Great post Marc. I too have been struck by the incredible person-to-person connectivity enabled by the web and the variety of new tools at our disposal.
I co-founded the Cascade Climate Network in 2007, the Northwest's largest network of youth activists working to build a clean, just and prosperous future (www.CascadeClimate.org
). But building that real-life, regional network would have been impossible without the online tools we now have at our fingertips. Not only would a regional network across to large western states been next to impossible without the online and communication tools we used to keep in touch on a day to day basis, but I never would have connected with the other amazing leaders that came together to form the CCN in the first place, had I not made several connections via ItsGettingHotInHere.org that would have been impossible otherwise. Here's the story:
I'd been organizing locally from Portland, OR and writing and editing for the youth climate movement's online soap box, ItsGettingHotInHere.org. Via IGHIH, I had come to know Richard Graves, one of IGHIH founders, who was based in Washington DC. Richard and I had met just once in person, but he knew that I was looking to connect Northwest organizers to build a more powerful network capable of tackling statewide and regional issues and able to have an impact on our federal elected officials. Richard was a graduate of Macalaster College in the Twin Cities, and knew Timothy Den-Herder Thomas, a star organizer at Macalaster, Sierra Student Coalition leader, and organizer of a new statewide network of youth climate activists in MN. Richard connected Timothy and I to brainstorm ideas and offer advice on how to start up a network in Oregon.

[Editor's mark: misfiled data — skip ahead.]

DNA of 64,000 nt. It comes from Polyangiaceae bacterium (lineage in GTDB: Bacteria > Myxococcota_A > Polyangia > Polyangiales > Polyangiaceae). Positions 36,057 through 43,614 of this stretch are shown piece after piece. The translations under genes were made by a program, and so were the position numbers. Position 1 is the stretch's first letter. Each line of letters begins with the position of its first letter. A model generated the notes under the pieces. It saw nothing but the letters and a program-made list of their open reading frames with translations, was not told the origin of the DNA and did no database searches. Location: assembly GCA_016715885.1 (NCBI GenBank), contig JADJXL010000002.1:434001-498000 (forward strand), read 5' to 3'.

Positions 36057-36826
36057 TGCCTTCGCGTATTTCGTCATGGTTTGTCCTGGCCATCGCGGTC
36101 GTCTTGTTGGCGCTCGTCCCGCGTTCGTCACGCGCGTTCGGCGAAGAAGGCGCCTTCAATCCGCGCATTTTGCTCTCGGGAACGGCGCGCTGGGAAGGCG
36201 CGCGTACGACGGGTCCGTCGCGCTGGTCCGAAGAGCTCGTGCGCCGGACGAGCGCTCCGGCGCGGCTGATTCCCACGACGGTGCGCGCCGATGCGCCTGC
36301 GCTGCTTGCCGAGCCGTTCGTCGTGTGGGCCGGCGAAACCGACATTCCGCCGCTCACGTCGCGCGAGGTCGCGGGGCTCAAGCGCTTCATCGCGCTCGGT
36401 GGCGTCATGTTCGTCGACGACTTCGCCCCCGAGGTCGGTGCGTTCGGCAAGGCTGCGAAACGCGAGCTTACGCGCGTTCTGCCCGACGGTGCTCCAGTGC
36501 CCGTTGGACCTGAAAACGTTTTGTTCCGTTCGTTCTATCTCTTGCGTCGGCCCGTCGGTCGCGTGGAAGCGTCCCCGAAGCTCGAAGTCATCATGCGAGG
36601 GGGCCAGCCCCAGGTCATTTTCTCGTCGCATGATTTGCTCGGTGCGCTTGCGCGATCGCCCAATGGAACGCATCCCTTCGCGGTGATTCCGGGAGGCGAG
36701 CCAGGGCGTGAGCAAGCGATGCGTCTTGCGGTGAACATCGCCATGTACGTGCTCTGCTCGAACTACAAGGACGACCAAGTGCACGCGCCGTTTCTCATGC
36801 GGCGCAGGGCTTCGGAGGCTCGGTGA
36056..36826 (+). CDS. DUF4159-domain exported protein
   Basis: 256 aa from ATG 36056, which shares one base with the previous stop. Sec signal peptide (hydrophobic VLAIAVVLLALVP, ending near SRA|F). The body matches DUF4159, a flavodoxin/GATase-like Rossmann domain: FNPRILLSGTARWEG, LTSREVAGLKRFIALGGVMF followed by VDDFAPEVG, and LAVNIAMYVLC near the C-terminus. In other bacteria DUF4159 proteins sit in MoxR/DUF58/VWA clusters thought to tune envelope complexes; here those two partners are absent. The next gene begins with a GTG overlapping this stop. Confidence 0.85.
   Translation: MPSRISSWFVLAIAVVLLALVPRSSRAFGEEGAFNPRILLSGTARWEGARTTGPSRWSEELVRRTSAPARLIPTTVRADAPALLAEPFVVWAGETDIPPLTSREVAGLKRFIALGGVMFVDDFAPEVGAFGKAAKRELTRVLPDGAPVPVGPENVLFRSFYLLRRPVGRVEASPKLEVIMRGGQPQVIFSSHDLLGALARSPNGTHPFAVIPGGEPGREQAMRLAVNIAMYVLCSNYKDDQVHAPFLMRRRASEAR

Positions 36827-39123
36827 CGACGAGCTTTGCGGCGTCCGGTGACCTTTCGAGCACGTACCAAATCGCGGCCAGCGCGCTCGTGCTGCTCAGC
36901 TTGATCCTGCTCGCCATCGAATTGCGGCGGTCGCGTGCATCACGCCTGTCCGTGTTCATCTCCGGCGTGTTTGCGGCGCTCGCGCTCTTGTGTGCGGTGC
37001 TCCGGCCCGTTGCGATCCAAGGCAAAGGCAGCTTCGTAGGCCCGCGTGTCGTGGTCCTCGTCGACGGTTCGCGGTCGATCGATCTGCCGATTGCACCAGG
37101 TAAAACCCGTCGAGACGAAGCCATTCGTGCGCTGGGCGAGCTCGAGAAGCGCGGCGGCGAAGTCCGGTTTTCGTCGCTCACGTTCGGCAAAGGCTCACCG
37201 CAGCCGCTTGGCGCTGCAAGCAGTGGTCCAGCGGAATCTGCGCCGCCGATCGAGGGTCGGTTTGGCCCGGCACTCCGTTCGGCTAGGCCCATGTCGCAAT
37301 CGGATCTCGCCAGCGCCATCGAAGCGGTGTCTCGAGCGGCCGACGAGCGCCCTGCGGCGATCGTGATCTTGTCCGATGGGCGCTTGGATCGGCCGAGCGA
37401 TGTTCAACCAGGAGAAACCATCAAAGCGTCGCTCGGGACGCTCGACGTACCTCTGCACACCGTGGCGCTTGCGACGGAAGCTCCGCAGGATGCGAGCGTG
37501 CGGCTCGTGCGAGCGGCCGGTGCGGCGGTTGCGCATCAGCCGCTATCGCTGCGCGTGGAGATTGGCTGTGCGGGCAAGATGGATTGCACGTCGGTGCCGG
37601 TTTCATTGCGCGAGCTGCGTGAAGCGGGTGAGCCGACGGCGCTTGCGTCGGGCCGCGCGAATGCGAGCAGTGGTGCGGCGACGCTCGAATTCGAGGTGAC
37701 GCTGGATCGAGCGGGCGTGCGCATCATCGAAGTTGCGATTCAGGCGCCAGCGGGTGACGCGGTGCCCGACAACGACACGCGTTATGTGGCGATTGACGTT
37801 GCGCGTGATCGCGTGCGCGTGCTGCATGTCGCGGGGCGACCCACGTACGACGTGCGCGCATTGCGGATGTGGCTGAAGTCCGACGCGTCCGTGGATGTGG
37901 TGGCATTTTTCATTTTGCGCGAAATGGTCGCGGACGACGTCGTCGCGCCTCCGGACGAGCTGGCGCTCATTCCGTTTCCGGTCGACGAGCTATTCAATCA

Timothy knew that several SSC-affiliated organizers in Oregon were up to similar ends, and introduced me to Nathan Jones, who at the time was at Portland Community College, and Juliana Williams, at that time at Whitman College in Walla Walla, WA. The two were already planning an in-person summit on Mt. Hood to connect Northwest youth organizers interested in banding together to form a regional network. Just days after Richard connected me with Timothy, I was on conference calls with Nathan, Juliana and several others across Oregon and Washington working to organize the summit, which led to the creation of the Cascade Climate Network in October 2007.
Both organizers were "in my neck of the woods" yet it took an internet-enabled connection to someone in Washington DC, who bounced me an organizer in Minneapolis-St Paul in order to connect back to organizers in my own state and even city! And it all revolved around connections made at a blog that's become the online hub of a real-world global movement.
What's revealing in both Jamie's story and mine is the overlay of online and offline networks. I think Tom Friedman once chastised young organizers to "get off of facebook and get into the streets." That kind of sentiment evidences such a horrible lack of understanding about how this model of organizing works. This doesn't live online. It's not people sitting at their computers and ignoring the real world. What the online component does is enable incredible fast connection of offline resources and connections, and enables coordination on an unprecedented scale. What would have taken far longer to scale and connect via traditional (and generally isolated) offline networks now takes a fraction of the time, as the online networks enable people to "hop across" now connected offline social networks in a way that was not possible before. That can have powerful implications, as this post makes clear.